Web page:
- By Stephen M. WaltStephen M. Walt is the Robert and Renée Belfer professor of international relations at Harvard University.
I suspect most of the AfPak attention will be focused on the revelations that President Hamid Karzai’s brother has been on the CIA payroll, the Taliban attack that killed six people at a U.N. staff house in Kabul, and the bombing that killed more than 80 people in Peshawar. Plus, there are new reports that the United States is going to adopt a strategy that eschews counterinsurgency throughout all of Afghanistan and concentrates on protecting major cities. These are all important stories, because they underscore just how difficult it has been, is, and will be to do social engineering on the lives of 200 million Muslims in Central Asia.
But I want to focus on somewhat broader question today. Yet another justification for continuing the war in Afghanistan is the belief that the Afghan Taliban, al Qaeda, the Pakistani Taliban, and groups such as the Haqqani network form a tight ideologically-inspired alliance that is relentlessly anti-American and dedicated to attacking us no matter where we are or what we are doing. In this view, these various groups are “birds of a feather flocking together.” This belief fuels the fear that a Taliban victory in Afghanistan would produce a dramatic increase in al Qaeda’s capabilities, once their Islamic soulmates provided them with territory, recruits, and other forms of support for attacks on the West in general and the United States in particular.
Such an outcome cannot be wholly ruled out, I suppose, and well-informed experts like Ahmed Rashid apparently think it’s likely. But there are several good reasons to doubt it. The first is that we know that there have been intense frictions between some of these groups in the past, as well as intense divisions between Osama bin Laden and some of his own associates. In his prize-winning book The Looming Tower, for example, Lawrence Wright describes the repeated tensions between Mullah Omar and Bin Laden, which nearly led the former to turn Bin Laden over to the Saudis. The rift was reportedly healed after bin Laden swore an oath of loyalty to Omar, but their interests and objectives are not identical and one can easily imagine new quarrels in the future.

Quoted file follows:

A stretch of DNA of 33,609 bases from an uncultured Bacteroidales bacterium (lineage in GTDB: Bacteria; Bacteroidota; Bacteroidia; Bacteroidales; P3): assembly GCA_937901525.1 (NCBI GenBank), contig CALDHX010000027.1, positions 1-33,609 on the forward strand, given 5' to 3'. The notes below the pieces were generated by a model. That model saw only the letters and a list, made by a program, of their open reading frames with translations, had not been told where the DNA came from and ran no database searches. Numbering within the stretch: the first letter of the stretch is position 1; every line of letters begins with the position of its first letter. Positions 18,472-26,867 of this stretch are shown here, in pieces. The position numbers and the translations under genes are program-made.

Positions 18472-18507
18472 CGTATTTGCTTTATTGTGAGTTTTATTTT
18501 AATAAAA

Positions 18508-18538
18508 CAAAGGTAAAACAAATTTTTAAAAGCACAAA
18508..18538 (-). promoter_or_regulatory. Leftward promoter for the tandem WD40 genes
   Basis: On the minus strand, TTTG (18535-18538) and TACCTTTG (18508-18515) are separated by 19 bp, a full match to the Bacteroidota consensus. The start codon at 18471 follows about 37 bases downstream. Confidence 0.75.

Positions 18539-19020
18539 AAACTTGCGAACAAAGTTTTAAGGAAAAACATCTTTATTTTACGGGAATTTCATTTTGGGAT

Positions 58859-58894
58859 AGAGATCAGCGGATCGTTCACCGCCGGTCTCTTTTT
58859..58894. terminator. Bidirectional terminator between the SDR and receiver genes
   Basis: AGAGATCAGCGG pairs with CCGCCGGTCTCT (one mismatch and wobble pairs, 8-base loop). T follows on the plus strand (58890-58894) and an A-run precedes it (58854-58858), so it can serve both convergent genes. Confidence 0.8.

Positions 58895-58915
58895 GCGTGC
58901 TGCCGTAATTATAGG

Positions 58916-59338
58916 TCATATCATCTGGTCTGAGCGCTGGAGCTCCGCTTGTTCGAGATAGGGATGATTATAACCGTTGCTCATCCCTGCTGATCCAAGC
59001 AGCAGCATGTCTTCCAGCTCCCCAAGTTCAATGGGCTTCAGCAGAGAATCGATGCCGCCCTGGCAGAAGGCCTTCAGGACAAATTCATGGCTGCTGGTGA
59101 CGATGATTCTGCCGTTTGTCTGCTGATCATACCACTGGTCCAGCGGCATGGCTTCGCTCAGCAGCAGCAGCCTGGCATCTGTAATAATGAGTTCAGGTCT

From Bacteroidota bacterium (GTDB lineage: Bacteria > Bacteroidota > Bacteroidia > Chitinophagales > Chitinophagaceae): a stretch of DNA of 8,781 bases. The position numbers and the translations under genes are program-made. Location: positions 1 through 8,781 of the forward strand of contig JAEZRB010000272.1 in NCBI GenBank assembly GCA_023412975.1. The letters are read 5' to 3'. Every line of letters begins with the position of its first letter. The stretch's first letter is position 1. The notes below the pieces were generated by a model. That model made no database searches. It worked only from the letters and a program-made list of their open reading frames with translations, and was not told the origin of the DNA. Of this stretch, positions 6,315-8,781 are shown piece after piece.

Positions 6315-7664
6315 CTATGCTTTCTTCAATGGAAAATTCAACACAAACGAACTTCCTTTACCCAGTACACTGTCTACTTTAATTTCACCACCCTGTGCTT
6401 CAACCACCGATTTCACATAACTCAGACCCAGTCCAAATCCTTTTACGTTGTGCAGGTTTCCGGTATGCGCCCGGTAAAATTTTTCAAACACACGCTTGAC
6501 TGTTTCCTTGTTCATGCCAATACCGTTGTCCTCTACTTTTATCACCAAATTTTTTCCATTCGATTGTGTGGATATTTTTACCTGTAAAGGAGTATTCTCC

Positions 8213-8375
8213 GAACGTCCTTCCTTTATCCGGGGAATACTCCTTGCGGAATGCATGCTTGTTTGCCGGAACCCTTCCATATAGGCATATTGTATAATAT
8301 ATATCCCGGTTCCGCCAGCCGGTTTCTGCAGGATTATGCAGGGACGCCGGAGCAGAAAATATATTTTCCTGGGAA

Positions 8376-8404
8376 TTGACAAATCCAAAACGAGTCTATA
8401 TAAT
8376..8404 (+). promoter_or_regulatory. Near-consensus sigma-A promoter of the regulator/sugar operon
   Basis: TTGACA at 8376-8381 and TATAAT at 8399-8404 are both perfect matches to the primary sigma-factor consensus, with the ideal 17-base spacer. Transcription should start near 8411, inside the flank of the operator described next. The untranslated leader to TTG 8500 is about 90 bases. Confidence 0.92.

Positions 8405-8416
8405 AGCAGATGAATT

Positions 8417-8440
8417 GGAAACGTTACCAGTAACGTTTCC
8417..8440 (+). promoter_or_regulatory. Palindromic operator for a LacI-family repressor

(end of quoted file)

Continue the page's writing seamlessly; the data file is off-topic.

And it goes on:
A second reason to be skeptical that these groups are tightly unified by a set of common beliefs or doctrines is the fact that the foreign presence in the region gives them an obvious incentive to help each other. In other words, what looks like ideological solidarity may be partly a manifestation of balance-of-power politics, and these groups’ tendency to back each other might easily dissipate once the foreign presence were reduced. Afghan political history is one where diverse coalitions form, dissolve, and realign in myriad ways, and similar dynamics are likely to resurface once the the United States and its foreign allies are gone.
A third reason has to do with the nature of certain types of political ideology. Unlike liberalism, which emphasizes the need to tolerate a wide range of political views, political ideologies that rest on a single authoritative interpretation of “truth” are inherently divisive rather than unifying. In particular, ideologies that call for adherents to obey the leadership because it wields the “correct” interpretation of the faith (whether in Marxism, Christianity, Islam, etc.) tend to foster intense rivalries among different factions and between different leaders, each of whom must claim to be the “true” interpreter of the legitimating ideology. In such movements, ideological schisms are likely to be frequent and intense, because disagreements look like apostasy and a betrayal of the faith. Instead of flocking together, these “birds of a feather” are likely to fly apart.
During the Cold War, for instance, hawks repeatedly worried about a “communist monolith” and were convinced that Marxists everywhere were reliable tools of the Kremlin. In reality, however, world communism was rife with internal tensions and ideological schisms, as illustrated by the furious Bolshevik-Menshevik split, the deadly battle between Trotsky and Stalin, and the subsequent rift between Stalin and Tito. China and the Soviet Union became bitter rivals by the early 1960s — on both geopolitical and ideological grounds — and the U.S. withdrawal from Vietnam ended another yet another period of illusory communist unity and quickly led to wars between communist Vietnam, communist Kampuchea, and communist China.
Such historical analogies should be used with caution, of course, but in this case the logic is similar and compelling. Islamic fundamentalists rely in part on specific interpretations of Islamic thought to recruit and motivate their followers, and disagreements over doctrine and policy can easily lead to bitter internal quarrels, especially once the immediate need to cooperate against a common enemy is gone. We’ve already seen amples sign of division within al Qaeda and its clones, and more are to be expected.
This is not to say that global terrorists won’t continue to learn from each other, to inspire imitators (much as Marxism-Leninism once inspired a wide array of fringe groups who had nothing to do with Moscow) and they may even provide each other with various forms of tactical support on occasion. But there are good reasons to question the facile assumption that they are eternally loyal comrades-in-arms, united forever by a shared set of a deeply held politico-religious beliefs. And if there is considerable potential for division among both the leaders and even more among their followers, then a strategy of divide-and-conquer makes more sense than a long and costly counterinsurgency campaign that gives them every reason to stay united.
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